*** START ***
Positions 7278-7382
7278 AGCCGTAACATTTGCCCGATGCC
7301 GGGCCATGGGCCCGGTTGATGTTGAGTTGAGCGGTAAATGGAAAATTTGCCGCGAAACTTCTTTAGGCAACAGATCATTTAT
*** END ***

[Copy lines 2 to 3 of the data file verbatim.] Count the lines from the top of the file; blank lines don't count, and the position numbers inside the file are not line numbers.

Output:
7278 AGCCGTAACATTTGCCCGATGCC
7301 GGGCCATGGGCCCGGTTGATGTTGAGTTGAGCGGTAAATGGAAAATTTGCCGCGAAACTTCTTTAGGCAACAGATCATTTAT